17. Bert, I suspect you installed a minimal system and then x-window-system (I think that metapackage includes xeyes. I know x-window-system-core does not) and fluxbox. Whereas I believe the reviewer used tasksel and chose Desktop Environment. That’s one of the beauties of Debian: there are a lot of ways to go about setting up a system. Some (tasksel) require fewer choices and will likely install more packages one might call cruft, while others require making more choices but give you precisely what you ask for. Metapackages provide a nice middle ground.

  18. > Then is should have an applications menu, that’s been in it since somewhere in the 4.x series.

    I’m running 4.2.something, and it doesn’t have an application menu in the same sense Gnome and KDE do. It has a menu, but you have to right click on the desktop to bring it up. That’s probably not what he was expecting.

  19. > What is it with Slackware users? A discussion of Debian and some Slackware user has to chime in, as if Slackware were the only stable GNU/Linux out there, as if there were no such thing as, say… Debian stable?

    Debian stable and Slackware are approximately equal in stability. The poster had tried Debian stable and wanted to know why there weren’t any OTHER stable distributions. He’s obviously never tried Slackware. If this is supposed to be a Debian only discussion, I guess the other posters will want to remove their references to Ubuntu, Macs, and Windows.

  20. James,
    That’s been my experience building Xfce from upstream as well. Debian and Slackware tend to go with the vanilla defaults. I see TFA’s author has added a link now to a Xubuntu screenshot, illustrating what is in fact a far from normal configuration of Xfce, one that is a (in my view) grotesque imitation of GNOME.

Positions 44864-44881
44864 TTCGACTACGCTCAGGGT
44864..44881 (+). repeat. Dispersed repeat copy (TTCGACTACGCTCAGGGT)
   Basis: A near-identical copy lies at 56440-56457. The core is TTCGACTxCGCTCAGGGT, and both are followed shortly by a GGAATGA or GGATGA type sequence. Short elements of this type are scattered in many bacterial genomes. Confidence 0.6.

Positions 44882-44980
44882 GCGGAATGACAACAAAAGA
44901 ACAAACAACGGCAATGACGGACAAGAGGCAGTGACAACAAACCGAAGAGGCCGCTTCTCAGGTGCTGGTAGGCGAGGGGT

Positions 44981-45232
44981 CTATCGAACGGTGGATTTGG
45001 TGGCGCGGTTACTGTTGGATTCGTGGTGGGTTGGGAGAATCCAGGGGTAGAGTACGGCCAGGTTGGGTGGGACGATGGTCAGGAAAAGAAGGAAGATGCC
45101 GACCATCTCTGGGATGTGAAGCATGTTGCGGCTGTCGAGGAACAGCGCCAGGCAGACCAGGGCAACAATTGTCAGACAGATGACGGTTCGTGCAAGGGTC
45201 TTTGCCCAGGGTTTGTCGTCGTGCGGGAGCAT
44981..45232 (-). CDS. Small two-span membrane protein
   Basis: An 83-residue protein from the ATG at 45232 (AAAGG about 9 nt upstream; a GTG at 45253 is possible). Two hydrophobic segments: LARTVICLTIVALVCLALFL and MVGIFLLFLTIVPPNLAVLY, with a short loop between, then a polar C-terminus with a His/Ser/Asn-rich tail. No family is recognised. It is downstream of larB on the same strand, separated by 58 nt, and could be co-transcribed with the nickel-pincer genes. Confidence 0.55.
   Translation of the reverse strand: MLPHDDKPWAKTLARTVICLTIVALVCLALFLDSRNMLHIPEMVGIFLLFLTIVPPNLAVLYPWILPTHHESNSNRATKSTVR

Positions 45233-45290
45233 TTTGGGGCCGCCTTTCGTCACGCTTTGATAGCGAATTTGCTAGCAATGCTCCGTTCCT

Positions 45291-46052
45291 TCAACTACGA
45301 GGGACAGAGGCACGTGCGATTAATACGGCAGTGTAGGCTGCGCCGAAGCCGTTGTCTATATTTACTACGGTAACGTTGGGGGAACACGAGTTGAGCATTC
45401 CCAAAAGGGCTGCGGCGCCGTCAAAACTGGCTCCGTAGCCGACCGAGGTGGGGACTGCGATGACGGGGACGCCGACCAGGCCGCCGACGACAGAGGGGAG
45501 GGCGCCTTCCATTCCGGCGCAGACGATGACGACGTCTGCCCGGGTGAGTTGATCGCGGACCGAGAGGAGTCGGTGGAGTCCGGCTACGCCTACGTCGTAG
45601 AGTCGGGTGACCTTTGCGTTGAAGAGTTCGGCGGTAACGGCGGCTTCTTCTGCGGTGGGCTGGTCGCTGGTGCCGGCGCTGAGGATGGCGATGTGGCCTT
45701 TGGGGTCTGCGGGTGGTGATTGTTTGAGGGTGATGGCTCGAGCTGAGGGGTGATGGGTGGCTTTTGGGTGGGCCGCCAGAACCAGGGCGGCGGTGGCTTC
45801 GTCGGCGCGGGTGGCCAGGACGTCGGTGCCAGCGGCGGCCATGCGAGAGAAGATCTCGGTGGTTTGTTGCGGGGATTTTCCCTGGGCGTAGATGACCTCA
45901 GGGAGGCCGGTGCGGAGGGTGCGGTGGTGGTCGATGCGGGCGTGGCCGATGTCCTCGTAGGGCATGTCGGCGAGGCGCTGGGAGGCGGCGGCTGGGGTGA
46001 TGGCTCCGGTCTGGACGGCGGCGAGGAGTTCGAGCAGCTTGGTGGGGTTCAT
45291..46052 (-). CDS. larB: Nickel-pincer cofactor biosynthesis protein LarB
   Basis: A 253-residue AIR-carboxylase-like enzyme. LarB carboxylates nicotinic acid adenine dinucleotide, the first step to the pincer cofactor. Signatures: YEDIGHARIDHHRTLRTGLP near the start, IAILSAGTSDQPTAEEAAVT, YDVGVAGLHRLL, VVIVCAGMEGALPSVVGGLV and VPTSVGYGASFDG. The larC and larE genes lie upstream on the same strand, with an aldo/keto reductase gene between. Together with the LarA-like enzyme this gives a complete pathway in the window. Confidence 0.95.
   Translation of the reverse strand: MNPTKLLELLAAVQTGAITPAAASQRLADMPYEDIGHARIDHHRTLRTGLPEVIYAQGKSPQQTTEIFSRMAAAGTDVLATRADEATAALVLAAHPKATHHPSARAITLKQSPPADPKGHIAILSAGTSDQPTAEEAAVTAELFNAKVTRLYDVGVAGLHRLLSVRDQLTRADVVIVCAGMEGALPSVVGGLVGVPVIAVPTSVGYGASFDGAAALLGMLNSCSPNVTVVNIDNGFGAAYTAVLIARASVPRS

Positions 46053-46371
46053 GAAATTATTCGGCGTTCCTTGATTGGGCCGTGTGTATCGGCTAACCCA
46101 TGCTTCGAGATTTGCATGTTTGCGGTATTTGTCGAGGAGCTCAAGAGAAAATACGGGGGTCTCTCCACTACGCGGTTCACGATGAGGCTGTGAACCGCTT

btw, I no doubt overreacted to your Slackware remarks. I might have preferred something like, “There are comparably stable distros out there, Slackware being a noteworthy example,” but it seems that was in fact your intent, however much “one word: Slackware” may have rubbed me the wrong way. Hey, I get cranky sometimes.

  21. > ” but it seems that was in fact your intent, however much “one word: Slackware” may have rubbed me the wrong way. Hey, I get cranky sometimes.

    As do we all. Given that this is a Debian oriented thread, I probably should have been more verbose. I simply thought the intent was obvious from the context. I should know better by now.

  22. I have just recently ditched windows after using windows and linux on and off for many years. I waited until SuSE 10.1 came out to do this… well… suse 10.1 lasted all of about 2 hours on my machine.

    Trying to stick with it, i tried to install the latest kubuntu build (flight 6 or 7 at the time i think) from the live cd and it failed…

    Then i thought… mmmm… why not just use Debian, i’ve used it before… so lets give it a go…

    I installed Debian etch using net install, it installed extremely fast using a mirror on my isp and i had a fully working system with gnome and openoffice and many other apps… it was very quick and everything worked! I then installed kde and started configuring what i needed.

    Its now been 2 or 3 weeks and i’m still running debian etch… mind you i now have a combination of etch (testing) and unstable (whatever the unstable branch is called) packages installed and my system is running great…

    i have had a few sound issues… but they are mainly kde related, not debian.

    I think debian is a great distro… i plan to keep using it as long as possible or until i decide i need windows again…

  23. xeyes!?! cruft!?!?!
    Are you crazy! No system is complete without xeyes! How else will the Boss know what you’re doing?